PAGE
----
(iii) Pursuant to Tax Court Rule 163, "[m]otions under Rules 161 and 162 shall be made separately from each other." Thus, on April 21, 1997, it mailed to the court separate "amended" motions for extended time to file a motion for reconsideration and a motion to vacate or revise. Although listed in the docket records as filed on April 23, 1997, pursuant to § 7502 these motions are deemed filed when mailed on April 21.
(iv) Pursuant to Tax Court Rules 41(d) and 50, the amended motions relate back to April 9, the filing date of the original unified motion.
(v) When the original unified motion for extension of time was filed on April 9, it tolled the 30-day period in which to file a motion for reconsideration. At that point, five days remained, i.e., April 10-14.
(vi) The tax court denied the motions for extension of time on May 13, 1997. Thus, SMA had five days left in which to file a motion for reconsideration or a motion to vacate or revise, i.e., it had to file on or before May 18.
(vii) SMA mailed the motion for reconsideration on May 16. Thus, although the docket does not list the motion as filed until May 20, it is deemed filed on May 16 pursuant to § 7502, which meets the May 18 deadline.(viii) Because it timely filed the motion for reconsideration, the period to appeal the tax court decision restarted on May 21, 1997, the date of the tax court order denying the motion for reconsideration. As the Commissioner acknowledges, the notice of appeal is deemed filed on August 15, 1997, which was within 90 days from May 21.
We must reject SMA's argument for numerous reasons.
First, SMA never filed a motion to vacate or revise the tax court's decision pursuant to Rule 162. Rather, it filed a "Motion for Reconsideration of Findings or Opinion pursuant to Rule 161." J.A. 62. A Rule 161 motion "shall be filed within 30 days after a written opinion ...." Tax Ct. R. 161 (emphasis added). The tax court filed its written opinion on March 12, 1997. The 30-day period therefore would have expired on April 11, 1997, not April 14, 1997.1 Even if we accept the rest of SMA's timing argument, it only had two days remaining to file a motion for reconsideration when the tax court filed its May 13 order denying the motions for extension of time--i.e., SMA had to file its motion for reconsideration on or before May 15, 1997, which it clearly did not do. Thus, accepting Nordvik 's rule that a Rule 161 motion for reconsideration can reset the appeal period, still we must measure the timeliness of the Rule 161 motion according to the terms of Rule 161, not Rule 162. Cf. Hull v. United States, 146 F.3d 235, 238 (4th Cir.1998) (in tax cases involving the application of a limitations period, the law is technical and the task of an appellate court is to interpret and apply the law in that manner). The motion for reconsideration therefore was untimely and did not restart the period in which to file a notice of appeal.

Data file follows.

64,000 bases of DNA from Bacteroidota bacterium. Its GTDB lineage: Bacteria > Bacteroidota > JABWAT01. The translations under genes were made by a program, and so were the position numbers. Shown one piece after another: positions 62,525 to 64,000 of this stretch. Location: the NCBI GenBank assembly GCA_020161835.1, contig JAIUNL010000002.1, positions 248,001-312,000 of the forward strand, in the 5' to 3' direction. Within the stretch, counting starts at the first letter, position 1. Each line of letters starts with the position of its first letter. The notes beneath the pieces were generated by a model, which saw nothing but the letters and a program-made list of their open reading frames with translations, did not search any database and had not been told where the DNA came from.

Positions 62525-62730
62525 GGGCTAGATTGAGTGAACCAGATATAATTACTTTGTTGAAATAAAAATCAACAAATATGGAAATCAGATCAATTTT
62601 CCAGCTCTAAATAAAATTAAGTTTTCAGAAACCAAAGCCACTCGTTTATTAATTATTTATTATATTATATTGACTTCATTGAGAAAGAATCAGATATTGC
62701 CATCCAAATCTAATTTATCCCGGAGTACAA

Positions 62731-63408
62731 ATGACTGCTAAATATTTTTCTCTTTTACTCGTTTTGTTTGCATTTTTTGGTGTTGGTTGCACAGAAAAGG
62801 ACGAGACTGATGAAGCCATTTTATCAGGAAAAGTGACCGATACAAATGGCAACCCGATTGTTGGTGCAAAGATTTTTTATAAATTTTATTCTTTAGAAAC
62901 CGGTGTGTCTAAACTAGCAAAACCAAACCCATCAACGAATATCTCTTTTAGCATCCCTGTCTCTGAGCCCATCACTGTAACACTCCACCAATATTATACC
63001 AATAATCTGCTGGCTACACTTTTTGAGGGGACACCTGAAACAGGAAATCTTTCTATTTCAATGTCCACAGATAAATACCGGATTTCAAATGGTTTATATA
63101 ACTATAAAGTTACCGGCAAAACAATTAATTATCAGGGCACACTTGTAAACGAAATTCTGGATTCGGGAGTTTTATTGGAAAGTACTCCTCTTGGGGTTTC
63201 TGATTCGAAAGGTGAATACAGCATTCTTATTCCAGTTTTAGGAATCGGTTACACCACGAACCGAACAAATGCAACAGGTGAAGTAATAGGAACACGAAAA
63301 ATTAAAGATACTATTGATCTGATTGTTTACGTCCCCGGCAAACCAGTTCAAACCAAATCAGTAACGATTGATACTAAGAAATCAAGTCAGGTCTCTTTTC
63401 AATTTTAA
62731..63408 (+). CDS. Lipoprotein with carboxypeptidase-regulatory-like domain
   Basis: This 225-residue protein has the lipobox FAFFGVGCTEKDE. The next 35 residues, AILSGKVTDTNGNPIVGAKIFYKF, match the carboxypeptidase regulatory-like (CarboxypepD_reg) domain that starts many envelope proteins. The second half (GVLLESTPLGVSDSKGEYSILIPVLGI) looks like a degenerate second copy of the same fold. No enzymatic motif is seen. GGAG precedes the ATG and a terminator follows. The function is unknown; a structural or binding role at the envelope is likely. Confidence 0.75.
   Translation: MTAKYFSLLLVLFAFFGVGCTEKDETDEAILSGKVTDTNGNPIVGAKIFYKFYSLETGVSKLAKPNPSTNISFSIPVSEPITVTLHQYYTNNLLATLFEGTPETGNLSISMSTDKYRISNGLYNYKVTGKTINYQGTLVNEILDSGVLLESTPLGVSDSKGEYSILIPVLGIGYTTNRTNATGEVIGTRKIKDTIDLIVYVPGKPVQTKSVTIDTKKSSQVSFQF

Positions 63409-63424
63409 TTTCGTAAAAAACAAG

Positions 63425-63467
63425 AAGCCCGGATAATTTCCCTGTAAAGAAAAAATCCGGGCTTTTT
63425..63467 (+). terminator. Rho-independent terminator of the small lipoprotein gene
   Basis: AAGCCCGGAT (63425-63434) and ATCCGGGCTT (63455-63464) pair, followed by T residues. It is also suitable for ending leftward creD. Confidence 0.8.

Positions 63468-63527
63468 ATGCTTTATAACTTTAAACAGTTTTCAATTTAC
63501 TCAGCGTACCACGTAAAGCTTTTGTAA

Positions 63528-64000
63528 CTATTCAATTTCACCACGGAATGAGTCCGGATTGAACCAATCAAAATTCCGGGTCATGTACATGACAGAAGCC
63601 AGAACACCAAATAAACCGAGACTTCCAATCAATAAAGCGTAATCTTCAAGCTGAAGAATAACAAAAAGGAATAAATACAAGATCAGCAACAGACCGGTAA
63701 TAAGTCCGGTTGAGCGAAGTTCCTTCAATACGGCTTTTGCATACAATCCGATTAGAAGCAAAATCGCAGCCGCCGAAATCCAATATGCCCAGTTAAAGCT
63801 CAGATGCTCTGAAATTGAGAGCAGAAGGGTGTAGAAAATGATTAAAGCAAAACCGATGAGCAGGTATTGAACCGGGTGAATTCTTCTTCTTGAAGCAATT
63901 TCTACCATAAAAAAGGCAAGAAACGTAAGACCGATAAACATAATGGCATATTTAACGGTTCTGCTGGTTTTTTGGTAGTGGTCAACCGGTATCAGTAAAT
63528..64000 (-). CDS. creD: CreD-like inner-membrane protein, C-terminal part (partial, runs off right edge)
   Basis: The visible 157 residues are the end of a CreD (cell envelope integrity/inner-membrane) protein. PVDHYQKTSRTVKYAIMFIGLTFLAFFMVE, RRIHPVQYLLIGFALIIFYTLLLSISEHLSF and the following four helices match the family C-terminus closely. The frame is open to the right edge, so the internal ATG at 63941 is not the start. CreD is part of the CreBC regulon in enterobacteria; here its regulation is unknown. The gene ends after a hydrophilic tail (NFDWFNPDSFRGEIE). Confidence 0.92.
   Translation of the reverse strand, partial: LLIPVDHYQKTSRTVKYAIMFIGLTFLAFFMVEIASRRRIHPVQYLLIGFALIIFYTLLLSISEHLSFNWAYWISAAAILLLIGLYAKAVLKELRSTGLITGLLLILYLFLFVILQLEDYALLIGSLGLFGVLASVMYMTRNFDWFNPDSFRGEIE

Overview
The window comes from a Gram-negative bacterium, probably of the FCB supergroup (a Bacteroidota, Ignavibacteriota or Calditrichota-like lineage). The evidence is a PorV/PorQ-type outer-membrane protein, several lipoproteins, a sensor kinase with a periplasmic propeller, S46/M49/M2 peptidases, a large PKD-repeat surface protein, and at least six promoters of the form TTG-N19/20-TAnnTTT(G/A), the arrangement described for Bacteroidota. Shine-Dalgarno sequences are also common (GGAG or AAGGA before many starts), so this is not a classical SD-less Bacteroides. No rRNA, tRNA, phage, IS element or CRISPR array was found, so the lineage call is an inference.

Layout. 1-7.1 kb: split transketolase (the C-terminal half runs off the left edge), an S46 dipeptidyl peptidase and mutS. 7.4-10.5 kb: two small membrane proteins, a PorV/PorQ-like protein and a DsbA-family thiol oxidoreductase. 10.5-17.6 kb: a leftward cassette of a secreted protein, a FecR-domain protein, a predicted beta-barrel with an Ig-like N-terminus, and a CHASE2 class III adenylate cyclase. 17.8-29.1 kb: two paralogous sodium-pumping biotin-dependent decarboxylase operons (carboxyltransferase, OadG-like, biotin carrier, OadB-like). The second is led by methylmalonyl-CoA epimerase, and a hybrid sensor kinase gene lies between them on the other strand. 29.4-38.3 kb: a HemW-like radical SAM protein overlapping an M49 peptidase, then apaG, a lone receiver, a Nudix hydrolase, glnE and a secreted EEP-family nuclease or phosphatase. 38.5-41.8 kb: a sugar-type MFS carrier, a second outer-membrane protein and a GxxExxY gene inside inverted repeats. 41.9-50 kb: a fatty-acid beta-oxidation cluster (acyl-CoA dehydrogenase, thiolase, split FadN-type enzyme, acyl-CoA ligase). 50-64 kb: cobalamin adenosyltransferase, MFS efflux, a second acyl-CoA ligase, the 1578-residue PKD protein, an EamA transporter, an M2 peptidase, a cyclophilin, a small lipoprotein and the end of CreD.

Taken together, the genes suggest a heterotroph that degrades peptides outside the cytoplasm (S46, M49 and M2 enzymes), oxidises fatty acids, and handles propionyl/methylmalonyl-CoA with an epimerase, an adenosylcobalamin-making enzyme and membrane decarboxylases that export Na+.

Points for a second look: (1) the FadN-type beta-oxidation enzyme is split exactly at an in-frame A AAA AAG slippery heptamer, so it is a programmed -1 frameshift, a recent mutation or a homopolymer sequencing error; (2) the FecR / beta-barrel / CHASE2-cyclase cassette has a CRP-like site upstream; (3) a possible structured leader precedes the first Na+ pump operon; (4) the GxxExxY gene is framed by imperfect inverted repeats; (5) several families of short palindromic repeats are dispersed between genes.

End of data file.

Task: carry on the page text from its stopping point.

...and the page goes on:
Second, SMA contends that each of its motions are deemed filed on the day it purportedly mailed them, citing § 7502(a) as authority. Section 7502 provides that "[i]f any ... document required to be filed ... within a prescribed period or on or before a prescribed date under authority of any provision of the internal revenue laws is, after such period or such date, delivered by the United States mail ... the date of the United States postmark stamped on the cover in which such ... document ... is mailed shall be deemed to be the date of delivery" and thus the date of filing. 26 U.S.C.A. § 7502(a)(1).
However, caselaw mandates that clearly adequate proof of mailing must exist to obtain the benefit of the "filed-when-mailed" rule. Indeed, the Second and Sixth Circuits hold that under § 7502 actual delivery of the envelope with the postmark, or a receipt for registered or certified mail, constitute the only satisfactory forms of proof. No other extrinsic evidence of mailing can be considered. See Carroll v. Commissioner, 71 F.3d 1228, 1232-33 (6th Cir.1995); Washton v. United States, 13 F.3d 49, 50 (2d Cir.1993) (per curiam).
By contrast, the Eighth and Ninth Circuits allow extrinsic evidence to demonstrate a document has been mailed, but this evidence must constitute direct proof of mailing. See Anderson v. United States, 966 F.2d 487, 489-91 (9th Cir.1992); Estate of Wood v. Commissioner, 909 F.2d 1155, 1159-61 (8th Cir.1990). In Wood, the Eighth Circuit stressed the narrowness of its holding, declaring that "only direct proof of postmark, which proof will be extraordinarily rare outside the instances specified in the statute" will suffice. Wood, 909 F.2d at 1161 (testimony of postal clerk who postmarked the envelope). Similarly, in Anderson the court required "direct proof of a timely postmark." Anderson, 966 F.2d at 491 (testimony from one who viewed postal clerk mark the envelope).